image of M82 Starburst galaxy courtesy of Hubble
Dark matter & AXIONS
What is the dark matter? This is one of the biggest questions in physics. It turns out that most of the matter in the Universe isn't the every day stuff that Earth is made of. Rather, the amount of matter that we can count based on collecting light in telescopes does not match with our calculations of how much should be there. As a result, we believe that there is something called the dark matter making up the majority of matter -- over 80% -- in the universe.
Over the years, theoretical physicists have suggested many candidates for the dark matter. One such candidate is the hypothetical axion, which is a particle that helps to resolve a completely separate problem in particle physics. This is one reason the axion is such a great candidate: it's a twofer!
Most recently, my research into the axion has focused on whether it forms an exotic matter phase called a Bose-Einstein condensate, where a large number of axions would act as if they were one particle, like a hive mind. Whether axions form this matter state or not could have implications for how galaxies and ultimately every structure in the universe was formed.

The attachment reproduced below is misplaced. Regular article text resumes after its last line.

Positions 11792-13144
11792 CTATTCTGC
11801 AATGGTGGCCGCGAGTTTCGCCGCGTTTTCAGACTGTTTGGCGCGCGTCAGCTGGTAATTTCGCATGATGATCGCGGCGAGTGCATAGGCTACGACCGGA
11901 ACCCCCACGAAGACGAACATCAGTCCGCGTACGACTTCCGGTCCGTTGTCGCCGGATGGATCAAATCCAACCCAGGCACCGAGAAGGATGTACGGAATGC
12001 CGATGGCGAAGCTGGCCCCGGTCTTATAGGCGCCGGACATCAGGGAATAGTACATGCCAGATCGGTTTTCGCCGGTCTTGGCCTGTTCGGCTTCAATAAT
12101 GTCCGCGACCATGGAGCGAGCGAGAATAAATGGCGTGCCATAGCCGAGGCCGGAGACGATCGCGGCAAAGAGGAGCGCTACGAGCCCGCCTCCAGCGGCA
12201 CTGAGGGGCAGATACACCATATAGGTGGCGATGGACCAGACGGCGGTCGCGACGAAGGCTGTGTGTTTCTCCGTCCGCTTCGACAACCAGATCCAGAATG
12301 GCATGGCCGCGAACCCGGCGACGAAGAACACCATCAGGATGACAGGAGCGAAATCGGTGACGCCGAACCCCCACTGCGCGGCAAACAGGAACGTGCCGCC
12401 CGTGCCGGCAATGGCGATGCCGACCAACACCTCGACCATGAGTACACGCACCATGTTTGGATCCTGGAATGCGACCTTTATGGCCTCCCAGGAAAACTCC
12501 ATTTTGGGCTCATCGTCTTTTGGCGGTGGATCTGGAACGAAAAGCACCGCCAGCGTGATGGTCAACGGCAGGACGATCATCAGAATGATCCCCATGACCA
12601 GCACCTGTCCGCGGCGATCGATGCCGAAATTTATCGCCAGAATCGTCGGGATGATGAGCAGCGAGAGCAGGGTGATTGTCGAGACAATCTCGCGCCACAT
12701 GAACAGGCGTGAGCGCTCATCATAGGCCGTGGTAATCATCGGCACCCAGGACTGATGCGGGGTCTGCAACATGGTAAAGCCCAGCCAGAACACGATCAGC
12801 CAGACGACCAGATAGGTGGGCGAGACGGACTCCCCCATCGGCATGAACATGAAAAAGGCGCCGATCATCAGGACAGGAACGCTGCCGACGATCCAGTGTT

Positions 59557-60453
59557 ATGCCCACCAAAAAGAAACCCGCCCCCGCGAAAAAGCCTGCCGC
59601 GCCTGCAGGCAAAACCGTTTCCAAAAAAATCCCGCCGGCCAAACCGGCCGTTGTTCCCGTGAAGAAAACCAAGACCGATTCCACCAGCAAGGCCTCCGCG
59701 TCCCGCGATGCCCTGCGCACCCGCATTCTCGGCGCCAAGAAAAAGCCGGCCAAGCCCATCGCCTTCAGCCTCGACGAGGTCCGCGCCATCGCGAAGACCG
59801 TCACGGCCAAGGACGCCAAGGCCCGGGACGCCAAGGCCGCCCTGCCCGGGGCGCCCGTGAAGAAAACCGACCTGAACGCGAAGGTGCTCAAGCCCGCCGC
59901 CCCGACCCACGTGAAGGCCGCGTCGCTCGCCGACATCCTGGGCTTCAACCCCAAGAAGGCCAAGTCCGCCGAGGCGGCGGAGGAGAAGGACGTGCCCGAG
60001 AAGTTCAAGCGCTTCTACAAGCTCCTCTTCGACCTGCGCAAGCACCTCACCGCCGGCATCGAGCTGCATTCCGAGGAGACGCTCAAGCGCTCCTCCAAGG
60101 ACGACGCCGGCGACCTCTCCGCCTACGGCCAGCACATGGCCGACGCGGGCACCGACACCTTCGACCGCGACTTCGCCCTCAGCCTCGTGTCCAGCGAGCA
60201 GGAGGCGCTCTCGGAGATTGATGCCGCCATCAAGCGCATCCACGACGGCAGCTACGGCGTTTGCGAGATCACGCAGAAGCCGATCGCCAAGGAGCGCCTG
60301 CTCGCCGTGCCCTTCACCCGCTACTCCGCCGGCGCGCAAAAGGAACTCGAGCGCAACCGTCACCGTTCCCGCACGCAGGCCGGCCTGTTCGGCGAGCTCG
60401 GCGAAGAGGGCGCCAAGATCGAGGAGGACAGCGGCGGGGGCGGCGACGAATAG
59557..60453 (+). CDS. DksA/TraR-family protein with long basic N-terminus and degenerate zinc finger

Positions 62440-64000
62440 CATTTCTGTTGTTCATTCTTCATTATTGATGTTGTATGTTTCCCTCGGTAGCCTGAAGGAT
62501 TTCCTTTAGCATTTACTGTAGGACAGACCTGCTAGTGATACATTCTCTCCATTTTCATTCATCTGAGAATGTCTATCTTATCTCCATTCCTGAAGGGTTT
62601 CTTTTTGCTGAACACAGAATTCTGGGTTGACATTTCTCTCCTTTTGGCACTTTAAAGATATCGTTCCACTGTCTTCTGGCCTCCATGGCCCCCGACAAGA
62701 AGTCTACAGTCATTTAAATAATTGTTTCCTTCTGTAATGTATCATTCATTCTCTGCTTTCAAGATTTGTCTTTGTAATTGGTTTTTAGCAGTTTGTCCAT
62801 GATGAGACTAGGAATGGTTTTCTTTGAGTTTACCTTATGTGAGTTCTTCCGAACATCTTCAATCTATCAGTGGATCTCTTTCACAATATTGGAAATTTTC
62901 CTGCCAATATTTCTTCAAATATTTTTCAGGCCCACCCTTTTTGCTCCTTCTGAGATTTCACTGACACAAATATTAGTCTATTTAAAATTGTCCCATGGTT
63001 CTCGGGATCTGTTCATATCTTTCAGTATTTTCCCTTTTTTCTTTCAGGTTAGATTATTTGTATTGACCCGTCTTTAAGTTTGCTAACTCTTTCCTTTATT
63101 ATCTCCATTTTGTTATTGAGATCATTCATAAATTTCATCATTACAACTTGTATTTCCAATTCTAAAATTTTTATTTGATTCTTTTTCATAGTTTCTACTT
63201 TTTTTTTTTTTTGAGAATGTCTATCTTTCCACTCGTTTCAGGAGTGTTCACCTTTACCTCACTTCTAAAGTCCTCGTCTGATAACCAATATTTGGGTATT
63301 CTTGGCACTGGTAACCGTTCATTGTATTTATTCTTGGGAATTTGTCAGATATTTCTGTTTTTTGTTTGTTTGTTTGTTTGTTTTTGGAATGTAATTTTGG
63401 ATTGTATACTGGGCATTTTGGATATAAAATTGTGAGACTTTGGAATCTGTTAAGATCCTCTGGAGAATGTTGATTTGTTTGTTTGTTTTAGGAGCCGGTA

Why is the universe so big but essentially the same everywhere? This important question is likely addressed by a phenomenon called inflation where, when the universe was just a fraction of a second old, spacetime expanded faster than the speed of light. This does not violate the universal speed limit because that limit only applies to the contents of spacetime, not spacetime itself. Although we have a general understanding of inflation, the exact nature of the equations that describe it remain elusive. Further, we don't know much about what happened immediately afterward. This time period immediately after inflation is known as reheating, and some of my work focuses on models of this era.
The Edge of Quantum Field Theory
Quantum Field Theory (QFT) is the mathematical framework that we use to describe all of particle physics. It evolved as the intersection of Einstein's special relativity, which describes matter when it is moving very fast, and quantum mechanics, which describes matter at microscopic scales. Together they describe particles, which are small and often moving fast. There is still much we don't understand about how to do QFT calculations, especially when we add in the wrinkle that spacetime is not always as it is described in special relativity, flat. Sometimes it is curved, and this leads to fun new phenomena, like the fact that it's not possible to define a region of space that has no particles. One of my areas of interest is helping to push the boundaries of what we can calculate.